Editor's Notes: Water agency's suit looks to be in community's interests
We have more research, reporting and thinking to do before we take an official stand on the lawsuit filed by Yuba County Water Agency against the National Marine Fisheries Service and US Army Corps of Engineers, but it sure looks like the YCWA believes it is acting in the best interests of this community.
The point of contention is over the latest NMFS biological opinion concerning Yuba River hydro projects.
There are lots of things we'd rather see the money spent on rather than on legal fees. But it seems like the legal system is the only path forward — YCWA officials say faulty science was used in creation of the opinion, and that the federal agency has been all but deaf to protests. It's unclear why.
What is clear is that the opinion, if left in place, would have effects on this community potentially worth hundreds of millions of dollars. It's worth paying attention to.
Thumbs Up: A strong middle class is a good thing, whether it's here at home or anywhere around the globe. A story on Wednesday by Ryan McCarthy noted that rice crops in Yuba-Sutter were valued at $228 million in 2011, and that total should be expanding as China and India import more to feed growing middle classes. Local agriculturists, as well as all local businesses and residents benefit.
Thumbs Up: I haven't seen the Grand Canyon yet, and I'm going to go there one of these days. My wife hasn't been to Disneyland, and that's on the must-do list. Beyond those items, I don't feel like we need big destinations for a vacation. I'm happy with pleasant weather, a hike, maybe a little canoeing, some good local brews or wines, some fun places to eat good food. Relaxing. Yuba-Sutter has all those things and more.
Jackie Sillman and her bunch at the Y-S Chamber of Commerce are spot on about working to capture more tourism dollars. As a newcomer, I'm telling you, there are lots of people who could be happy vacationing here, or at least stopping over.
(And congrats to Sillman, who is starting the year as chairwoman of the chamber's board of directors.)
Thumbs Up: Forgive our editorializing headline ("Check out the library — it's still relevant"), but of course they're still relevant — or they're regaining relevance. It seemed, 10 years ago, libraries could fade away (as well as newspapers), because you could go to the Internet and find a little something about everything.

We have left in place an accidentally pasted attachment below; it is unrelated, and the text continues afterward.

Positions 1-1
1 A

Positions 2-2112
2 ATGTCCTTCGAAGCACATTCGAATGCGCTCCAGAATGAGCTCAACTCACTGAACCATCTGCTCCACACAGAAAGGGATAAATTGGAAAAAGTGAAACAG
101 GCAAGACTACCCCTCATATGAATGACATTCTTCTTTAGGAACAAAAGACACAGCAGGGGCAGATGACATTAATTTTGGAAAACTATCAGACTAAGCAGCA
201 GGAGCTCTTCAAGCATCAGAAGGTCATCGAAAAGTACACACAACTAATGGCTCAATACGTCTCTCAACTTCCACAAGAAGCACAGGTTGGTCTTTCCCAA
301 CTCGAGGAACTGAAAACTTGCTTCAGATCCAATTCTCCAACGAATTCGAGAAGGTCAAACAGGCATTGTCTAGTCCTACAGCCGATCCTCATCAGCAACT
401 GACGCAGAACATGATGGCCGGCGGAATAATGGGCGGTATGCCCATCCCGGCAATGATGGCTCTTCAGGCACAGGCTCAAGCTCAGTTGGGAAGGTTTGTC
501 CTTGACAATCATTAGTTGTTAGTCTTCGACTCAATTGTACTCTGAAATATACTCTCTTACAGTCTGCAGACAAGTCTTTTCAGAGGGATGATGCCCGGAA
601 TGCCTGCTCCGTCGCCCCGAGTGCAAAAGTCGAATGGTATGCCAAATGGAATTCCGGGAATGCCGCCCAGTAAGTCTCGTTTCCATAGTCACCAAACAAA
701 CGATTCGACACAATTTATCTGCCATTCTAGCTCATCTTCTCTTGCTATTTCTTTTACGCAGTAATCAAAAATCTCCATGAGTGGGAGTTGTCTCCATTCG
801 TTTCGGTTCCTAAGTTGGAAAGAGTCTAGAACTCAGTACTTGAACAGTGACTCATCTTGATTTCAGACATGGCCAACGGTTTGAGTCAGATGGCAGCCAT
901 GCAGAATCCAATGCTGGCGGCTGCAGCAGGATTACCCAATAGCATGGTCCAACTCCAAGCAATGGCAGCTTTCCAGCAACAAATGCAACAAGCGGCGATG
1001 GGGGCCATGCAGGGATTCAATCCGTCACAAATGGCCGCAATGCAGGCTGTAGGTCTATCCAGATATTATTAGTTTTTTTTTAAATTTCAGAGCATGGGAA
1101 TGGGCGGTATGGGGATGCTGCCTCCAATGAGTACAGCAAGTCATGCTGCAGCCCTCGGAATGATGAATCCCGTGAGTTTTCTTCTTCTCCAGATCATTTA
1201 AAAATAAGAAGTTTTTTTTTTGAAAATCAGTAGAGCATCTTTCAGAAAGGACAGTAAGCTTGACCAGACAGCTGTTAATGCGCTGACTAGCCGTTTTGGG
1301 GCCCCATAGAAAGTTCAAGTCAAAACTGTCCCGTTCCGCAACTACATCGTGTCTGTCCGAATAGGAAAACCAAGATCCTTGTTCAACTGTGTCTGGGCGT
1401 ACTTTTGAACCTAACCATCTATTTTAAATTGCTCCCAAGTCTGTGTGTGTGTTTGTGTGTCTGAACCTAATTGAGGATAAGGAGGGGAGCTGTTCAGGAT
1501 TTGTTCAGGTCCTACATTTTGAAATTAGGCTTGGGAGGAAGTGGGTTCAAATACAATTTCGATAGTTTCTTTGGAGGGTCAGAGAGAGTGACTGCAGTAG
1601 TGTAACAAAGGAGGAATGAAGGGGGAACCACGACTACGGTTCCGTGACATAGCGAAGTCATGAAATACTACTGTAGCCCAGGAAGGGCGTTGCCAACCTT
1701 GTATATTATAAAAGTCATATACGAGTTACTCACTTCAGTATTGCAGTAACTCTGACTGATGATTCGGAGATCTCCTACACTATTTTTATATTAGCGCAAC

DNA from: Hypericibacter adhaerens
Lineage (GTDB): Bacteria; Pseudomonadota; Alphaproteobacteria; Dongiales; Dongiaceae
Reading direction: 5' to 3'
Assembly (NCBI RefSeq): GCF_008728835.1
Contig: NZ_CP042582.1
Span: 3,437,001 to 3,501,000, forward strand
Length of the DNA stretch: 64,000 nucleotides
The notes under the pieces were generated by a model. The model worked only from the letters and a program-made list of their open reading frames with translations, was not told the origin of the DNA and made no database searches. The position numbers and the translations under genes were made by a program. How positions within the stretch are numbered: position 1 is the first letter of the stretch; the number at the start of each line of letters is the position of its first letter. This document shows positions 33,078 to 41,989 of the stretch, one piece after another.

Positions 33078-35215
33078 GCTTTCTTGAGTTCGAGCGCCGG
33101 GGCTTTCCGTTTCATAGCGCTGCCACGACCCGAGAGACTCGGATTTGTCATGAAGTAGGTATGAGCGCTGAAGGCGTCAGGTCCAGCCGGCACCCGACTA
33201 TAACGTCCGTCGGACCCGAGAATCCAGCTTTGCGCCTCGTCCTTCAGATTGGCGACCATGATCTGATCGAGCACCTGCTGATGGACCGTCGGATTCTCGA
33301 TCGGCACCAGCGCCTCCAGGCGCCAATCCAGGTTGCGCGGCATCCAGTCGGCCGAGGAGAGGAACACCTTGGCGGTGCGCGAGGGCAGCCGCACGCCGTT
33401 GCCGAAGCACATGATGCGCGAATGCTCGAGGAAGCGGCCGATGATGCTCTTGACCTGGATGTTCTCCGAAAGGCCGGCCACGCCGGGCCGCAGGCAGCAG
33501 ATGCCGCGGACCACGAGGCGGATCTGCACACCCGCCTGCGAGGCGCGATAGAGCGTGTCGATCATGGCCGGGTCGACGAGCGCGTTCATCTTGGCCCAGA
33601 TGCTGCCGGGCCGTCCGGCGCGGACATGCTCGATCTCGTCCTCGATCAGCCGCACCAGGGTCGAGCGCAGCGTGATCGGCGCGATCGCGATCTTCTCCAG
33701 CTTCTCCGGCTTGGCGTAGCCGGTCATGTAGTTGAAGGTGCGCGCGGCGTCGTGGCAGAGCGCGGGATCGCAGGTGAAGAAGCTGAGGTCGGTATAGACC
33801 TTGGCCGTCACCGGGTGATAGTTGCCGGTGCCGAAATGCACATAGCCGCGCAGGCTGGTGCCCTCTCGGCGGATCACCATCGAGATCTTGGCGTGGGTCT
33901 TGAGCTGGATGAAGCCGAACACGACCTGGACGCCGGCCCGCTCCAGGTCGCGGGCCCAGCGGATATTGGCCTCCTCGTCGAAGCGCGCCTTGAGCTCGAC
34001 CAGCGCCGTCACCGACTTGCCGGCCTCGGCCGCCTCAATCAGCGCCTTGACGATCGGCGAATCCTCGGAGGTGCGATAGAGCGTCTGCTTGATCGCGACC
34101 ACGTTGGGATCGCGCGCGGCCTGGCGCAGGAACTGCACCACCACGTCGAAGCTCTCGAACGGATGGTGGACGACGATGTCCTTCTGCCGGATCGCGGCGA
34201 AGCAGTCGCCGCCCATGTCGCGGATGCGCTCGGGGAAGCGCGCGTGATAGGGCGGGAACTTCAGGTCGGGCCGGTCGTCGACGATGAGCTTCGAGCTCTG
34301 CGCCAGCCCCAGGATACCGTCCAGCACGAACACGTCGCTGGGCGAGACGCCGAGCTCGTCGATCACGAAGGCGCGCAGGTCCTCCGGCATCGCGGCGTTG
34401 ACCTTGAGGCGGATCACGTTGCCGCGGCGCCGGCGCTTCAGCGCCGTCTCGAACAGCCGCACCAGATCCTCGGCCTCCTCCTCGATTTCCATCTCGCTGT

Interestingly, lots of people still use them. You might want to read something long — a whole magazine, a local daily newspaper, an entire book. And libraries are good for all of that. You can even check books out digitally. That story we printed also quoted a user who said he was going to the library simply because of the environment: it's a place dedicated to reading and study. Long live libraries (and newspapers).
Finally: We're officially here — me, my wife and the dogs. We wrapped up things in our old south-central Oregon town last weekend, doing a little plumbing, some painting, steaming the carpet and getting the place ready to put on the rental market … and moving the last of our belongings through the snow.
Moving yourself is an interesting study of evolution. You start out thoughtfully sorting what goes to Goodwill, what you'll haul off for recycling, and what you want to take along with you, and you carefully wrap things and box them and stack the taped and labeled boxes in orderly fashion in the truck or trailer. And at the end, you quit caring. You don't want to spend time deciding, so you take everything. You throw stuff into open boxes and sling them into the trailer. You cram whatever's left into the nooks and crannies. Toward the end of a move out of a cold, icy place, the only things you're careful about are not getting stuck and keeping the bottle of ibuprofen handy.
Goodbye, pipe-freezing weather.
Hello, palm trees.